- One new innovation is a coil zipper made with a coil of plastic spirals, usually polyester along the edge of the tape. This is now the most popular zipper for its strength and longevity. The coils form the interlocking teeth and these coil zippers are used for many closures from apparel to luggage to sporting goods.
- There are also reverse coil zippers where the coils are on the inner but the slider is still on the outer. This configuration is usually used for water resistant and waterproof zippers that form closures for a semi dry and dry diving suits. A PVC coating covers the stitching to help keep the diver dry.
- Invisible or concealed zippers also hide the teeth behind the tape so it cannot be seen once sewn into the garment. Usually fine coil zippers, they come in many colors to match the garment colors as best as possible. It is common for women’s skirts and dresses and sometimes the tape is over a lighter, woven fabric. They are also becoming popular for military and emergency services as they can give the appearance of a formal button down shirt but are quickly opened and closed.
- Sliders are usually made of metal for all zippers, but there are some that are better in some circumstances like dive bags that are often exposed to salt water.
Keeping zippers running well before problems happen is the best form of repair. Definitely try these if your zipper slider, shows any sign of sticking.
Zippers can be lubricated by a number of substances:
- Running a graphite pencil along the teeth
- Dipping a cotton bud in petroleum jelly or olive oil and running that up the teeth
- Spraying with silicon along the teeth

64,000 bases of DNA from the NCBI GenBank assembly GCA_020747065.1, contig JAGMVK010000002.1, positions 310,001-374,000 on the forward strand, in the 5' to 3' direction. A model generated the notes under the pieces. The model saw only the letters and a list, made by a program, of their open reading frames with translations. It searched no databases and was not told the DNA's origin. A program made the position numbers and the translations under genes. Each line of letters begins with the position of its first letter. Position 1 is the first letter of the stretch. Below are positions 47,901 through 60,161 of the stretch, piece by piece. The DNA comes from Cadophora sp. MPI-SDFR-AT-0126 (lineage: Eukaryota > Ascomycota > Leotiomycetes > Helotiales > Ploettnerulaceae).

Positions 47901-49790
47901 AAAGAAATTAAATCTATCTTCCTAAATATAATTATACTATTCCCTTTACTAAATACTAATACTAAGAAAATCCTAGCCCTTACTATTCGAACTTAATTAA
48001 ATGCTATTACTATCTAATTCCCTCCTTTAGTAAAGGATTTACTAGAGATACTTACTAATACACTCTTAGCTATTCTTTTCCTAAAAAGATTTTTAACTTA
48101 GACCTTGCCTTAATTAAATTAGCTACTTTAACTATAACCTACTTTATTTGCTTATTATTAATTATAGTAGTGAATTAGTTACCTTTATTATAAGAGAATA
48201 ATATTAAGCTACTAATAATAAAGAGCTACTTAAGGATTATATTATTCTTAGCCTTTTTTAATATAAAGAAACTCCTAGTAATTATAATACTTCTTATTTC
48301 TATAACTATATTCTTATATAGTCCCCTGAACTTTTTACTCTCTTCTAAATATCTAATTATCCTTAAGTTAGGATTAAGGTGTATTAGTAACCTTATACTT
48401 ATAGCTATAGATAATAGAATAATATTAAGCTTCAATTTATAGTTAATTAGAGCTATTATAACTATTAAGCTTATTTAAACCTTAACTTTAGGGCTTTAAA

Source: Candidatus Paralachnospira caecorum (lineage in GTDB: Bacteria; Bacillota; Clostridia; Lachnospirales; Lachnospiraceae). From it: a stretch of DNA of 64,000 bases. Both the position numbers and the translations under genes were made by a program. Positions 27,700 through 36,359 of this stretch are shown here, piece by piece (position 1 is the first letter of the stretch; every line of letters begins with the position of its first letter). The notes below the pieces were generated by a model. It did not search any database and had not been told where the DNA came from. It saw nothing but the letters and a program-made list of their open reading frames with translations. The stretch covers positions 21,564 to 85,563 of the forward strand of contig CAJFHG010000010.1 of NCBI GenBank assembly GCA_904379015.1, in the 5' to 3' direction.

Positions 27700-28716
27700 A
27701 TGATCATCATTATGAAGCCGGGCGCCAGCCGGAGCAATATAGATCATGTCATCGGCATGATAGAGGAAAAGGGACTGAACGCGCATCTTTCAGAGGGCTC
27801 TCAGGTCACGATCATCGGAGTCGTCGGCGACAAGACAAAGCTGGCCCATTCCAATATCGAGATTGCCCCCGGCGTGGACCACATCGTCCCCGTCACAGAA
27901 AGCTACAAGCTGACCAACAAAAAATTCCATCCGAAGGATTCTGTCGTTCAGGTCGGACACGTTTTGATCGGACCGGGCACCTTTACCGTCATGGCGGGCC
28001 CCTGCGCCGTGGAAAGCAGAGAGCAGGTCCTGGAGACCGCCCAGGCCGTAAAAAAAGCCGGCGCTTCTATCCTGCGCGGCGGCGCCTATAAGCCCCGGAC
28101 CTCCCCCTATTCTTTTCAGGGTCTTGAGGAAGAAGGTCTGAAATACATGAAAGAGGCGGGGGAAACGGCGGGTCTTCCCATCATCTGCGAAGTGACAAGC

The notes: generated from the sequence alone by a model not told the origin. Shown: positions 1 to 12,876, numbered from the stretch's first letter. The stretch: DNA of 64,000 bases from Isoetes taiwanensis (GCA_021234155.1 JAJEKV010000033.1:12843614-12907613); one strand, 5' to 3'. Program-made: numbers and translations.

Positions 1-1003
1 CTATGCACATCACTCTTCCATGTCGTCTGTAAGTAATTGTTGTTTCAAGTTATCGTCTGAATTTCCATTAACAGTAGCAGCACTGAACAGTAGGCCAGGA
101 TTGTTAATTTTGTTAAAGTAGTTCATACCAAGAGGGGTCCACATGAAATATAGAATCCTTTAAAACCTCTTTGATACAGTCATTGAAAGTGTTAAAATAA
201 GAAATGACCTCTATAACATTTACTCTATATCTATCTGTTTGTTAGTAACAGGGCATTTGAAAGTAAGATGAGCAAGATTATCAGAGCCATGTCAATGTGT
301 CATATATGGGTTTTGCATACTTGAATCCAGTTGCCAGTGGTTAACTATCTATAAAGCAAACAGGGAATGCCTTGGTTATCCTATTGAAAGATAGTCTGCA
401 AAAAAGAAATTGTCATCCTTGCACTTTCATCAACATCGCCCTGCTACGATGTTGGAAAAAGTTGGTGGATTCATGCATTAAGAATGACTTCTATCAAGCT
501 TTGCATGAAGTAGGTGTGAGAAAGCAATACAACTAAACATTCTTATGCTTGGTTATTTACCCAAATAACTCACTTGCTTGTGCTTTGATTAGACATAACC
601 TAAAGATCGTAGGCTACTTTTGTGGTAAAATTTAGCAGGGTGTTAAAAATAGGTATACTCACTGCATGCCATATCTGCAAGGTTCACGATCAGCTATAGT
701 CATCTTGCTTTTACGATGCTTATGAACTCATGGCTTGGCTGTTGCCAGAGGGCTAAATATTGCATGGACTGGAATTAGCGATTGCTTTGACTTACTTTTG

- Rubbing a candle or soap along the teeth
Just don’t overdo the oils so that it doesn’t stain the sleeping bag fabric.
You can also keep an eye on the slider and because they are metal they can be squeezed gently to keep them firm and running true along the chain.
How do you go about making a zipper repair?
First, make a full assessment of the damage to the zipper.
- Are any teeth damaged or missing? In this case you are most likely looking at having to replace the whole zipper.
- Is the slider still running, but the zipper keeps pulling apart? If this is happening because of wear to the elements/teeth which will no longer hold together in a chain, you will most likely have to replace the whole zipper.
- Do the teeth appear to be Ok, but the slider is worn or the puller broken? In this case you may just be able to repair the puller or replace the slider.
- Has the stopper at either end pulled apart or fallen off? You will most likely be able to do a running repair with a new metal stopper or even with thread.
- Are the pin and box are destroyed for some reason? The zipper is very difficult to repair.
Option One – Replace the Whole Zipper
How easy this is will depend on the design of your sleeping bag. More expensive down sleeping bags will have quite complicated systems to ensure that as little air as possible is able to escape through sewn seams and zippers. You might want to consider contacting the manufacturer to see what advice or repair services they offer. If you have confidence in a repair business in your area you could get a quote there as well to decide if a repair is worth it.
The other option is to make the replacement yourself. You will need to remove the broken zippers and lay it out flat to measure exactly before ordering a new zipper. Measurements for zippers are taken along the length of the chain from bottom to top, not the extending tape fabric. Use the descriptions in this article to know exactly what style of zipper you need. Quality zippers are available online.
As you are carefully removing the zipper note how you will have to replace it with reverse order for the sewing techniques. Actual details cannot be easily taught through an article so we are assuming you have competent sewing skills.